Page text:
A Sudanese-born beneficiary of the diversity visa lottery funneled money for years to a designated terrorist, federal officials noted while moving to strip him of legal status.
"Plain and simple, if you defraud the U.S government during the naturalization process, you risk having your citizenship revoked,” Thomas Homan, deputy director of U.S. Immigration and Customs Enforcement, said Wednesday.
Mubarak Ahmed Hamed was convicted in 2010 of sending $1 million from a nonprofit to a terrorist in Jordan, who redirected the funds into Iraq in the years before the U.S. invasion to depose its leader Saddam Hussein. Hamed began a four-year, 10-month prison term in 2012. Justice Department officials asked a federal judge on Wednesday to revoke his legal status in a denaturalization complaint.
Attorney General Jeff Sessions used the case to push for changes to immigration law.
“This alleged denaturalization case is indicative that America needs this reform to our broken immigration system now more than ever,” Sessions said. “Under the guise of running a nonprofit to assist in the famine crises in Africa, a ‘Diversity Visa’ recipient allegedly transferred funds on a regular basis to a known terrorist, undermining our nation’s lawful immigration system, public safety, and national security.”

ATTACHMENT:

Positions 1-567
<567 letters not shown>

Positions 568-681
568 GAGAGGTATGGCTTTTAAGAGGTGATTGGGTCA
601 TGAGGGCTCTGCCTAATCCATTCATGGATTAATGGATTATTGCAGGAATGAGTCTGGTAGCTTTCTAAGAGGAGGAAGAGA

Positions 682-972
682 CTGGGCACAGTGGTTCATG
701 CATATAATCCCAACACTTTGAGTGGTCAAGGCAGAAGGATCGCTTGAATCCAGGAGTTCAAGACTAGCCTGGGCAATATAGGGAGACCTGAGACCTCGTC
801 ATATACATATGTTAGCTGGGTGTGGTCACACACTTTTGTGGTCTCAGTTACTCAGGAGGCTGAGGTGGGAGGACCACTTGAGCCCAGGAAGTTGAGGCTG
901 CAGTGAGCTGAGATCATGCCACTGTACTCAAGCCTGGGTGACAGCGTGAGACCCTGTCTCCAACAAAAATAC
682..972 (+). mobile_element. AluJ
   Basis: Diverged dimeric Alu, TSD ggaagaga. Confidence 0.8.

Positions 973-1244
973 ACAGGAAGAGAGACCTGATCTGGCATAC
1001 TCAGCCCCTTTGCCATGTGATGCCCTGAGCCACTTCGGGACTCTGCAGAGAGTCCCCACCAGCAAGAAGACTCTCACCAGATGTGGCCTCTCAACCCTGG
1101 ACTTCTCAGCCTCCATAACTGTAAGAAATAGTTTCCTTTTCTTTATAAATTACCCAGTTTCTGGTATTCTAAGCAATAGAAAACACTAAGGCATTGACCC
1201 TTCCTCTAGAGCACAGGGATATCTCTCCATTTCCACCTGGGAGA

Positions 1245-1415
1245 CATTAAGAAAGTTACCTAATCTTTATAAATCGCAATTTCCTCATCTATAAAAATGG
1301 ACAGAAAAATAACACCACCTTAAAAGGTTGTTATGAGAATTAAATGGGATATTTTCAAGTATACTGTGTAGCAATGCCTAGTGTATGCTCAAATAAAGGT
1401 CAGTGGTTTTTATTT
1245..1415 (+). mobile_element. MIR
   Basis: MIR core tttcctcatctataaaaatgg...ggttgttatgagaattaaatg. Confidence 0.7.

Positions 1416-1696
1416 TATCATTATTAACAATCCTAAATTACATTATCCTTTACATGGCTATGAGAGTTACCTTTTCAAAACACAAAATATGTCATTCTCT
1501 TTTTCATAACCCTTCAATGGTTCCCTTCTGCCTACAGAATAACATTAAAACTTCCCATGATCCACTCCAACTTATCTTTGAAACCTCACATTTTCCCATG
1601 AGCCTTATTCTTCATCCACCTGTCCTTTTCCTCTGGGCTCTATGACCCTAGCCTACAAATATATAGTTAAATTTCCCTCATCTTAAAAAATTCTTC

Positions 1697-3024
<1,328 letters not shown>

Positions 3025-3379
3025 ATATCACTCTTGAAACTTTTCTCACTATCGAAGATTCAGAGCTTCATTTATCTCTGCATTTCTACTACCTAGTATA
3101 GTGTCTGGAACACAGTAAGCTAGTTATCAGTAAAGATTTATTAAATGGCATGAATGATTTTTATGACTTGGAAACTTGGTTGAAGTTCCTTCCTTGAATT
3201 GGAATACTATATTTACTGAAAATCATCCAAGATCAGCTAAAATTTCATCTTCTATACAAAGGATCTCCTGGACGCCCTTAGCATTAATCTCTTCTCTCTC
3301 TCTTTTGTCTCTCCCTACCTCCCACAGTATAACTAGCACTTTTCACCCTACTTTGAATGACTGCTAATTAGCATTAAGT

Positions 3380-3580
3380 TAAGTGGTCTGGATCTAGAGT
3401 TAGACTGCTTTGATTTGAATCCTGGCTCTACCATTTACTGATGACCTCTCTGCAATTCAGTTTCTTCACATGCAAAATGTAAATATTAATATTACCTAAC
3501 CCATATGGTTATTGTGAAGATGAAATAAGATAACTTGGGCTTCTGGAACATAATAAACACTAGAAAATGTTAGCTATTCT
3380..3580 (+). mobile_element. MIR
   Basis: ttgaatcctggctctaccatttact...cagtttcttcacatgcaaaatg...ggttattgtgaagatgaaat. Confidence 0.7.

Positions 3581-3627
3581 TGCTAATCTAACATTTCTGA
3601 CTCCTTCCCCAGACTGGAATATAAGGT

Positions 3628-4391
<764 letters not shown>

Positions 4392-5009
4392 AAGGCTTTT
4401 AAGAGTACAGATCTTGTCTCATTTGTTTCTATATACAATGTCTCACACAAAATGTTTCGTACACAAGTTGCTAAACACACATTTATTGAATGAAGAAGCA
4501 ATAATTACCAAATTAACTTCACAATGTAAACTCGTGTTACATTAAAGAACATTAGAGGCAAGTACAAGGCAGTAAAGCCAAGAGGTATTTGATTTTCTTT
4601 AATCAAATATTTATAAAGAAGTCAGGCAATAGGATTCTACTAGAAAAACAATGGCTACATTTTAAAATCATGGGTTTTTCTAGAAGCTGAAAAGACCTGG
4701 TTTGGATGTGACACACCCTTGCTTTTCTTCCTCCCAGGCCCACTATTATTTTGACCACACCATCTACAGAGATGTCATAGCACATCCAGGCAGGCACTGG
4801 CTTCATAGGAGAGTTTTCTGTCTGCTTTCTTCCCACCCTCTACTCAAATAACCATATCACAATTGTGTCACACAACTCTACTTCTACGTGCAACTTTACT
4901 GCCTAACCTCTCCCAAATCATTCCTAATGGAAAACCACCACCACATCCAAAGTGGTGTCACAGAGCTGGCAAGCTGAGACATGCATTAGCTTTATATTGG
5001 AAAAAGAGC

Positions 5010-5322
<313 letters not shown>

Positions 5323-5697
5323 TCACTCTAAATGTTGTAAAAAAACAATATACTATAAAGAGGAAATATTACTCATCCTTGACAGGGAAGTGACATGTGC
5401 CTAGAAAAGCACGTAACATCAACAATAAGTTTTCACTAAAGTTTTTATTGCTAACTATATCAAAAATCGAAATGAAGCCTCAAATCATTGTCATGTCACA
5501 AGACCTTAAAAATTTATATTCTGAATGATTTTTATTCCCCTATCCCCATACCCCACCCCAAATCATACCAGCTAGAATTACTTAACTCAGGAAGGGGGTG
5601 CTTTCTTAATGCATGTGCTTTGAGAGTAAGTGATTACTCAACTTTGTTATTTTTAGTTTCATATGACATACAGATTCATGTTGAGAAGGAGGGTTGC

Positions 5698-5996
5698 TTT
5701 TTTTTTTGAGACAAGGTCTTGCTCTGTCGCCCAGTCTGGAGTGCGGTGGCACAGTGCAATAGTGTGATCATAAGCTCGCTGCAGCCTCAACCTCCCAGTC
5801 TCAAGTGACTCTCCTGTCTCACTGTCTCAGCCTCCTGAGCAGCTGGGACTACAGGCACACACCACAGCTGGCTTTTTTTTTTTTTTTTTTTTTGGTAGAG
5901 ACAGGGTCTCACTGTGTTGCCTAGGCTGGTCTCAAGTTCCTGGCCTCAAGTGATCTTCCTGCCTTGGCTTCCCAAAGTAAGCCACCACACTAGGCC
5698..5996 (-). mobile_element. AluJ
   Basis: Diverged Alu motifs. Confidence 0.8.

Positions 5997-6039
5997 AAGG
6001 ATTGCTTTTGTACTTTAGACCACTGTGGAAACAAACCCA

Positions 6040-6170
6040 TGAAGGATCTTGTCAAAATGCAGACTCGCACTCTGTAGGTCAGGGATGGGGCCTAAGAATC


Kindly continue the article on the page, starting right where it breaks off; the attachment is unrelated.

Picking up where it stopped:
The denaturalization complaint comes in the midst of a congressional debate over whether the diversity visa program, making Sessions' blunt statement even more pointed. President Trump’s team unveiled a proposal in January that would provide a path to citizenship to 1.8 million people who were brought illegally into the country as children. In exchange, the administration is demanding an end to the diversity visa lottery, reforms of how immigrants qualify for visas, and enhanced border security.
House Minority Leader Nancy Pelosi, D-Calif., delivered the longest floor speech in at least the last 100 years on Wednesday, as she criticized a spending deal that doesn’t include a path to citizenship for the beneficiaries of the Deferred Action for Childhood Arrivals program created under former President Barack Obama. "The young people are our future and these dreamers are part of that,” Pelosi said on the House floor.
The inclusion of the DACA beneficiaries in the spending bill would eliminate the potential for a deal of the sort the Trump team has proposed. “We intend to do a DACA and immigration reform bill — one that the President supports,” AshLee Strong, a spokeswoman for House Speaker Paul Ryan, R-Wis., said Wednesday, per CNN.
Sessions used the Hamed case to push for a broader change to immigration law. “Immigration is a national security issue, and a merit-based immigration system would better serve our national interest because it would benefit the American people,” he said.